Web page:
Bigger Influence from International Markets in 2022/23
By: Chuck Penner, Leftfield Commodity Research
There are some years when most of the direction in Canadian barley prices is dictated by the situation within our own borders. Largely, that happens when Canadian supplies are low, as the extreme case of 2021/22 showed in spades. In other years, barley prices have been supported by low supplies coupled with steady feed demand, although not nearly as noticeable as in 2021/22.
Projections for 2022 barley production still aren’t clear but even with 15% fewer acres, the crop will certainly be bigger than last year. Our current barley crop forecast is 9.6 mln tonnes, up from only 6.9 mln tonnes last year. Carryover will be smaller but total supplies should be a bit over 10 mln tonnes, 30% more than last year.
One thing that’s been very different in the past five years has been much stronger export demand. Total Canadian exports the last five years have averaged 2.4 mln tonnes. In the five years before that, annual exports averaged 1.4 mln tonnes. That extra million tonnes of demand has been enough to drain Canadian barley supplies. And frankly, export volumes would be even higher if Canada would have had more barley available.
That stronger export pull has come almost exclusively from China, which is now the dominant global buyer. In 2020/21, Chinese barley imports topped 12 mln tonnes, far more than the Saudi’s purchased when they were the big deal in barley. So far in 2021/22, China’s import pace is trailing last year, but only because exporters’ supplies aren’t available. China has drained barley out of Ukraine, France, Canada and most recently, Argentina. The only other country with supplies left is Australia and a diplomatic dispute caused China to slap 80% tariffs on Australian barley, so that’s not available either.
According to the USDA, 2022 barley production among major exporters will be 3% smaller than last year, so China will have fewer supplies available in 2022/23. The next barley crop is now being harvested in Europe and Ukraine. The problem is that the 2022 crops are smaller and, in the case of Ukraine, difficult and costly to access. That leaves Canada’s upcoming harvest as the next source for Chinese buying.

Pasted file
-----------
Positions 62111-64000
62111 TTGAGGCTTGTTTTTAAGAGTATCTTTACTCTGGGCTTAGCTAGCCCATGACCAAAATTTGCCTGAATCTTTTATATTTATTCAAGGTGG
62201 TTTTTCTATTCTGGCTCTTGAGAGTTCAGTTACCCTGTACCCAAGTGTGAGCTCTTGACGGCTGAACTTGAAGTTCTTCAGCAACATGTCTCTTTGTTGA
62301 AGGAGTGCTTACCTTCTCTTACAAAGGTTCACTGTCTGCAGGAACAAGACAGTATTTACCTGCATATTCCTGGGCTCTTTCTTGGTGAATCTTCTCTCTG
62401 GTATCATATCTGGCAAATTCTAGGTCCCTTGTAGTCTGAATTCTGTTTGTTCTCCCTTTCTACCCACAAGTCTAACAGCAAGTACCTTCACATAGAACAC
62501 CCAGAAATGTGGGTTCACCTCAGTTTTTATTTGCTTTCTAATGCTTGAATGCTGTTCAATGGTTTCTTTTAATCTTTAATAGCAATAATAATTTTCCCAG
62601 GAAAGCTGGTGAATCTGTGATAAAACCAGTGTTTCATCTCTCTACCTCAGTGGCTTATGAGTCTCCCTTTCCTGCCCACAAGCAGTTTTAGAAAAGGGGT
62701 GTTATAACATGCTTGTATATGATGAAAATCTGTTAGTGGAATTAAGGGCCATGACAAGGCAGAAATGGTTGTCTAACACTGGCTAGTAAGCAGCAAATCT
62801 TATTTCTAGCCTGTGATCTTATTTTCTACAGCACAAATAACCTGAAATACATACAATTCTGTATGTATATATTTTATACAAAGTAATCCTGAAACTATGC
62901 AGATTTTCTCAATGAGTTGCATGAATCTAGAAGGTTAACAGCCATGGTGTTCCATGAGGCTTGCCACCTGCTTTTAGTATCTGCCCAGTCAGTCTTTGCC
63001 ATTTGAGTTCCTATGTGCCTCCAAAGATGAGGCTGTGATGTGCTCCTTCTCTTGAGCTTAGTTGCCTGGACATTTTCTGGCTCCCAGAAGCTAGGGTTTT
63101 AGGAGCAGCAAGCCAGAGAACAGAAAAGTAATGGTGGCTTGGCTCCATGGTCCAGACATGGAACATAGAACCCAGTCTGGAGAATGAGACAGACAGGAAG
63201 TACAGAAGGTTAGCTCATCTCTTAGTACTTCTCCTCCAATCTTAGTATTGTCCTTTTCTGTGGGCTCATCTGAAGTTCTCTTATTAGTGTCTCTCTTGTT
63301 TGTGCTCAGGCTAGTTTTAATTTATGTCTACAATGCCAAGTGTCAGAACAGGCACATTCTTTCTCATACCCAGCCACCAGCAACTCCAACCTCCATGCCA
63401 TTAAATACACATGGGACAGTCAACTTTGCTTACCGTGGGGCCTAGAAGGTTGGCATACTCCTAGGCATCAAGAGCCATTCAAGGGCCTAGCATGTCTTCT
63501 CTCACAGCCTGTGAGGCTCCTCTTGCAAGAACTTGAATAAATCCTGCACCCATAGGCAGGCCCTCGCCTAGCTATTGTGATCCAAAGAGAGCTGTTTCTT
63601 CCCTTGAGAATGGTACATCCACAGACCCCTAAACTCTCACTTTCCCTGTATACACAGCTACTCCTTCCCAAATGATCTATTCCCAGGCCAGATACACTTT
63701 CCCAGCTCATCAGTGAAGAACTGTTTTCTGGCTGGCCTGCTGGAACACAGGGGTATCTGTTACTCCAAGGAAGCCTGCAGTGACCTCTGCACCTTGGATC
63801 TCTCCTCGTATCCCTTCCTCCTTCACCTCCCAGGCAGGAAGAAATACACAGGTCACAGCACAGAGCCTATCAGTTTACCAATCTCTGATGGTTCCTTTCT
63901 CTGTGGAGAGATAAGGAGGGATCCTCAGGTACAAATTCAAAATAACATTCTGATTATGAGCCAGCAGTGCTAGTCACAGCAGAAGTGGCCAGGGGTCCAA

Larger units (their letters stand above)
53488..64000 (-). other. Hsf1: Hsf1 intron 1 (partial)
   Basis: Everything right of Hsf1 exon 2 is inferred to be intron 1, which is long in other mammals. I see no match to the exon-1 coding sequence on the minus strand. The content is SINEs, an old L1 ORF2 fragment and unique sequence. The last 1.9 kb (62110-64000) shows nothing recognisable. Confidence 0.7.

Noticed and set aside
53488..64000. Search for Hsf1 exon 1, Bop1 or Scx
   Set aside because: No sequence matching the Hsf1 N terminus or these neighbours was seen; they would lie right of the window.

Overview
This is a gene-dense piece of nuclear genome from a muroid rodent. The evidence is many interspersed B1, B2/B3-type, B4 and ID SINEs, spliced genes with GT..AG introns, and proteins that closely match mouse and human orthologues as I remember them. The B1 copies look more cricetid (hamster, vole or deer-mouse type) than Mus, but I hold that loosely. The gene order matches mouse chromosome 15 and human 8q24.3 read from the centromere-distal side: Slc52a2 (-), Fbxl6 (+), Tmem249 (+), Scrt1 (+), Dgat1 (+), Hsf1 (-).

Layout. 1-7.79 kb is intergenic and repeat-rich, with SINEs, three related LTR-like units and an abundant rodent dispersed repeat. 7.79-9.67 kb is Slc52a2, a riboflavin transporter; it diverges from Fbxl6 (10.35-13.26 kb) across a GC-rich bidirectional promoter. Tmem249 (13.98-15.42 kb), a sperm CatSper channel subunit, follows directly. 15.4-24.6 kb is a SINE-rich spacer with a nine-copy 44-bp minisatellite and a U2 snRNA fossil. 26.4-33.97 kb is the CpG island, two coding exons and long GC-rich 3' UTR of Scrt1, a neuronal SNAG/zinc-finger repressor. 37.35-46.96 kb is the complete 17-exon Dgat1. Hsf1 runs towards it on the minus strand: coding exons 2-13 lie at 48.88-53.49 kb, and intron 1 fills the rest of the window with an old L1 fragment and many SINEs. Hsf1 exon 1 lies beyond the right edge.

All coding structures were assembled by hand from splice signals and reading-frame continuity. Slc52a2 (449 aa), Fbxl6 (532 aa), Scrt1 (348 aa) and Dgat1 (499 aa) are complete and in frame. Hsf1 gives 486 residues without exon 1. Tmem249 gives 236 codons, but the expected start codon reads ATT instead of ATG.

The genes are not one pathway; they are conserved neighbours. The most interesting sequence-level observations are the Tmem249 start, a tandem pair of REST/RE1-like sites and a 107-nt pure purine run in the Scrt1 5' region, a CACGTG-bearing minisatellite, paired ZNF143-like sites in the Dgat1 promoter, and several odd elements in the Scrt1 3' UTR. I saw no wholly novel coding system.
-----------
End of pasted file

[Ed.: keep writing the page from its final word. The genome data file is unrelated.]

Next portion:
The bottom line is that even with a bigger Canadian barley crop in 2022, there will be a lot of pressure again on supplies in western Canada. Between the steady pull from domestic feeders and a likely boost in exports, there won’t be much barley left by the end of 2022/23. Very much a similar situation as the last couple of years.
For feeders, there should be a few more options in 2022/23. Besides the continued availability of US corn that was so essential in 2021/22, bigger crops of other cereal grains should allow for a larger pool of feed sources available. That’s especially the case for feed wheat, which almost disappeared as a feed source this past year.
While Canadian barley prices have come down sharply in the last month or two, those declines might not be extended much further as global barley markets seem to be stabilizing after coming off last year’s highs. Getting back to the “drought highs” could be a challenge, especially if other feed grains are more readily available, but there’s still plenty of support ahead for 2022/23.